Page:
Friday, September 18, 2009

Big-Screen Anime: Evangelion 1.0

If Arthur Schopenhauer and Joseph Campbell had collaborated on the Transformers, it might have resembled Hideaki Anno’s Neon Genesis Evangelion anime. Despite attracting a cult-like following, the series evidently became notorious for its philosophical flights of fancy and an abundance of unresolved loose ends. However, a projected trilogy of anime feature films promises to tighten up the story and answer persistent questions, beginning with Evangelion: 1.0 You Are (Not) Alone (trailer here), which opens today in New York.

As the Evangelion reboot opens, mankind is in a precarious position. Having barely survived a deliberately mysterious event called the “Second Impact,” the Earth is now plagued by rampaging “angels,” robotic extraterrestrial beings impervious to almost all earthly weaponry. Of course, the citizens of Tokyo-3 never seem to ask why (perhaps having been desensitized by decades of Godzilla attacks).

The only means of combating angels are the Evangelions, enormous armored cyborg-like fighting crafts that can only be piloted by pre-teens, for reasons we should just accept. While there is a long tradition in science fiction of placing the fate of humanity in the hands of children, Shinji is a particularly problematic protagonist. Unlike Ender Wiggins, his low sense of self worth and acute father issues threaten to undermine the entire Evangelion (Eva) program, which happens to be managed by Dear Old Dad.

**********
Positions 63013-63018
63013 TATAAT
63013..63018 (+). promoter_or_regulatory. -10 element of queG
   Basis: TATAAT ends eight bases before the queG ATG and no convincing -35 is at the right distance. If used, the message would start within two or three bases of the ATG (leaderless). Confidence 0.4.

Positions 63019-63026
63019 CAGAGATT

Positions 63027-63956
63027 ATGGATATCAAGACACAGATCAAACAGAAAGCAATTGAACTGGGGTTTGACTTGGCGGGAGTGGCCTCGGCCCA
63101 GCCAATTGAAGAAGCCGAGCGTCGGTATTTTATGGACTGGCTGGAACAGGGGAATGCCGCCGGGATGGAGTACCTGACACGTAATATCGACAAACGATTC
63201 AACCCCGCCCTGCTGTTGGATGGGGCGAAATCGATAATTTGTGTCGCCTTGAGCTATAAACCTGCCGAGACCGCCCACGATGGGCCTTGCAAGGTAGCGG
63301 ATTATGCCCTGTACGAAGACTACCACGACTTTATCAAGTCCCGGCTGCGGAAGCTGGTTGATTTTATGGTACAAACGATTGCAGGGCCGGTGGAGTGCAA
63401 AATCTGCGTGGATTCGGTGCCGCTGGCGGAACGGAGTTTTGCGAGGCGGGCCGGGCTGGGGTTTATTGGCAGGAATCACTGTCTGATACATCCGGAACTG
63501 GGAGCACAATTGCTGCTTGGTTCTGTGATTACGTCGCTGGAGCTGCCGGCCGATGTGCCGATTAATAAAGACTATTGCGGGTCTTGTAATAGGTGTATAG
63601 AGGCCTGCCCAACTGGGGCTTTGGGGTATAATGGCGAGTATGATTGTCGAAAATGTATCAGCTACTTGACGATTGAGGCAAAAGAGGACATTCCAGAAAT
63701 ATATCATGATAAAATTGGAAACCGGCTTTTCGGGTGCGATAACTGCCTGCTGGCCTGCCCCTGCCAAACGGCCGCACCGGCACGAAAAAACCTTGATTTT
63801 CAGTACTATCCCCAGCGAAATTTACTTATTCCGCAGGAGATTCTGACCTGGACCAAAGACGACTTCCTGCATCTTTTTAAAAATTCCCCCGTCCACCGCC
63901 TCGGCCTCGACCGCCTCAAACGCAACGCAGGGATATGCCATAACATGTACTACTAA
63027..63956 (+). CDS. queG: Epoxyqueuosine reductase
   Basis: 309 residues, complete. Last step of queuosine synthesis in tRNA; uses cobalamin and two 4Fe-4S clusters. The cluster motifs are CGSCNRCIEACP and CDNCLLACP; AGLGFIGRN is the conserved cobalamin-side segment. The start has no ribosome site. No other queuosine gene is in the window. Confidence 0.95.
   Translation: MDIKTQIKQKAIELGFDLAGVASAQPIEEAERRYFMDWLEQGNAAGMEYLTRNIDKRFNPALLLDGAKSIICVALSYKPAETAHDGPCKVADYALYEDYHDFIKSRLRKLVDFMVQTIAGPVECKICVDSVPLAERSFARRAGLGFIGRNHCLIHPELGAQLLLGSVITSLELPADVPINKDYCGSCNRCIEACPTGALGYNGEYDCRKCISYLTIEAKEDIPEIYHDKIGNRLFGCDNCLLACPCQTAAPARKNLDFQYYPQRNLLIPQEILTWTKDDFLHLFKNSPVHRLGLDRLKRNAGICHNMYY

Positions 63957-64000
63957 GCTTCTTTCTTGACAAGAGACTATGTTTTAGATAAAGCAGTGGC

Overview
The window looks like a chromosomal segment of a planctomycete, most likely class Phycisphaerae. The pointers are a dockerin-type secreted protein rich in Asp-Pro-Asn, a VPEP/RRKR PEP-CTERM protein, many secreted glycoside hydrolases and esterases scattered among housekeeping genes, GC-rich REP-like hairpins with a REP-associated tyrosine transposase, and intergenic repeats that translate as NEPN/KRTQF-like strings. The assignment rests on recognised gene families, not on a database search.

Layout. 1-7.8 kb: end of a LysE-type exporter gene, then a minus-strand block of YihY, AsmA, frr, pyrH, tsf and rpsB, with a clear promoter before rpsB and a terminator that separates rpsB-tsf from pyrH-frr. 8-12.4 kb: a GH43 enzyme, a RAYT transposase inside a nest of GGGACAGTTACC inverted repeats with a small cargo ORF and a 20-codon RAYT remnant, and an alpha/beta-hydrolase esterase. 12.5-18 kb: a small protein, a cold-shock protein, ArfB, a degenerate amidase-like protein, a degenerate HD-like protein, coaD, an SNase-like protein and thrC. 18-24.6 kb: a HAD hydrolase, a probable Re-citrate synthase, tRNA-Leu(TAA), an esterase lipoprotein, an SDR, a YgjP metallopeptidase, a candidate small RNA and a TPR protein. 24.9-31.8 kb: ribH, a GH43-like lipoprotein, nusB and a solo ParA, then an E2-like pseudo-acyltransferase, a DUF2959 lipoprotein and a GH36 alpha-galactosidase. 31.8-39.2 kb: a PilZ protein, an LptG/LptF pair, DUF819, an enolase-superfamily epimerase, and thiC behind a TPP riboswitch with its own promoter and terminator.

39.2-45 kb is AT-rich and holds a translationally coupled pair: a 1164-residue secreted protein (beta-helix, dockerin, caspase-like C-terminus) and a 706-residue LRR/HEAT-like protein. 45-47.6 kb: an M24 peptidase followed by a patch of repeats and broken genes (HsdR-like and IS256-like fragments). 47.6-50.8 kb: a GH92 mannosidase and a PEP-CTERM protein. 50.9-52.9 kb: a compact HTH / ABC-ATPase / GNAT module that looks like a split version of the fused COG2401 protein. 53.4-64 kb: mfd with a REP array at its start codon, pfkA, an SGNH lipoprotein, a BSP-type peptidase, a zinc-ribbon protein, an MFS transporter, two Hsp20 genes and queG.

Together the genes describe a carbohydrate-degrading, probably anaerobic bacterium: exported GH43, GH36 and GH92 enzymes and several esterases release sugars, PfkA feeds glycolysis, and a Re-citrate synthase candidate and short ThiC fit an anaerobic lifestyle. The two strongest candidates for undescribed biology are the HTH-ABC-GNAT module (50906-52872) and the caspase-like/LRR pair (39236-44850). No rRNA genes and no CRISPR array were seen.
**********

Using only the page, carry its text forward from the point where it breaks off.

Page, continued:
It might sound oddly inappropriate to refer to these agents of cosmic destruction as “angels,” but Anno is just getting started. There is some extremely unsubtle Christ imagery in the film, with a clear promise of more to come in future installments. Parents should also note there is some brief partial anime nudity (the technical term for this is “fan service”).

Unlike The Transformers movies, Evangelion has a plot. Still, it is at its best when depicting big hulking robot fight scenes. Graphically, it is several cuts above workaday anime, delivering some impressive visuals, like the huge retractable fortified city of Tokyo-3. Indeed, the animation is often quite detailed, though it never departs from the stylistic traditions of the genre.

Evangelion is briskly paced, grudgingly doling out exposition on the fly. The action scenes are well constructed and its apocalyptic vision of the future is pretty compelling. Aside from Shinji’s neurosis, which gets old quickly, Evangelion is an entertaining, somewhat idiosyncratic anime film (though probably not the best introduction for genre neophytes). It opens today at the Village East.